One of the consequences of a divorce with children is that the court can limit your ability to move. After all, you cannot legally do anything that infringes on your ex’s rights to see the children. Moving them out of the state could make visitation impossible — much less the exchange of custody — and so you have less freedom than you did before the marriage.
That said, there are exceptions to this rule, reasons that you can move. You simply have to make sure that you clear it with the court first and get them to adjust the custody agreement to reflect it. Do not simply move because you want to do so and you think it’s fine. Take the proper steps first. Some reasons parents can get permission to relocate include:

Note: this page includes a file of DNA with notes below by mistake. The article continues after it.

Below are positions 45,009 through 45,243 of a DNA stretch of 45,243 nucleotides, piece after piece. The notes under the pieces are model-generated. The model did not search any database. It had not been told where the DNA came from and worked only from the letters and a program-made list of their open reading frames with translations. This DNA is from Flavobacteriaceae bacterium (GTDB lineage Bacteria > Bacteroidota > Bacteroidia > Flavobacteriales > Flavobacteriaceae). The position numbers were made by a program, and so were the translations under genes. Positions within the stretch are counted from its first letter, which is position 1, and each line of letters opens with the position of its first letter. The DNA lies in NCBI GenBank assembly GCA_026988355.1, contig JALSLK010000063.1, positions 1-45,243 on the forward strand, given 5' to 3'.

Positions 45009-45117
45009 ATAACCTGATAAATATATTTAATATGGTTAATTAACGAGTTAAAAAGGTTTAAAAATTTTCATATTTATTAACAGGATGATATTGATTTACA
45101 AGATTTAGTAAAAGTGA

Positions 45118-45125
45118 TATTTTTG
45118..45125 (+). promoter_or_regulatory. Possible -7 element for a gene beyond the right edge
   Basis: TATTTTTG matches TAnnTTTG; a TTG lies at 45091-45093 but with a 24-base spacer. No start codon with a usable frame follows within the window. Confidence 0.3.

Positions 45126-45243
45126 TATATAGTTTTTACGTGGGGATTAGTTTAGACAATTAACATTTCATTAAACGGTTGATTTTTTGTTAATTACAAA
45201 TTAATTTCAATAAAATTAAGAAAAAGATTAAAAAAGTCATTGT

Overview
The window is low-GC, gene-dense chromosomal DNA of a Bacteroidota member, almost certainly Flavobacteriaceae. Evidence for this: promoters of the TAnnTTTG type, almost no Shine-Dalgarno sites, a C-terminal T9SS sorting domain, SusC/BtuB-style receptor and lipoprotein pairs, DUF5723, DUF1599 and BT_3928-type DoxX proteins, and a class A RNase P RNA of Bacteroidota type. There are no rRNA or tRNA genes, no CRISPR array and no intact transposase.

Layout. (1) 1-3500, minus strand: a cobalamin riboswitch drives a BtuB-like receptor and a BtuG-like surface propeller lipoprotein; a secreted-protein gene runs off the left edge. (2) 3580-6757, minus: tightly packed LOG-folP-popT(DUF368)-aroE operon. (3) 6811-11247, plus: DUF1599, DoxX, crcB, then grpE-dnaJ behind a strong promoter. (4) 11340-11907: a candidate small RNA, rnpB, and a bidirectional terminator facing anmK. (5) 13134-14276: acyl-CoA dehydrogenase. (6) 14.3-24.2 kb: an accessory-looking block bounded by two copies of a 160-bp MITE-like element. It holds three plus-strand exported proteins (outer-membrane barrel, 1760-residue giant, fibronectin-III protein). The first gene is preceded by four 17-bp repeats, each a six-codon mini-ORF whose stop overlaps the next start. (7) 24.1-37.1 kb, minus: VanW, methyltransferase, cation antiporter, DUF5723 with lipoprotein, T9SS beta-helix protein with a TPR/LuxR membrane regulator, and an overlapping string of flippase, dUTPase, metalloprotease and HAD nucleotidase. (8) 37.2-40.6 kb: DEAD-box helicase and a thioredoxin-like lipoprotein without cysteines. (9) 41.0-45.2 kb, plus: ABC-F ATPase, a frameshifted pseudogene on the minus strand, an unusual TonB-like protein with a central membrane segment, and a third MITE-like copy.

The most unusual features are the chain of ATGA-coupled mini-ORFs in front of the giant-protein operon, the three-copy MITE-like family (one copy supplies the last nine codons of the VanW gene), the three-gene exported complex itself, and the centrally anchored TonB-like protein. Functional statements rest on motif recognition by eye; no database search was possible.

- You want to take a new job that you have already been offered.
- You want to find a new living situation that will improve the children’s quality of life.
- You want to move closer to the rest of your extended family, giving your children closer relationships with their relatives — and potentially giving you assistance raising the children, which you need in the wake of the divorce.
- You believe that you can move and still give your ex the opportunity to see the children on a regular visitation schedule.
The court always puts the children first, which is why relocation is more difficult than many parents realize if it will break the children’s relationship with the other parent. You must know exactly what legal steps to take in this situation.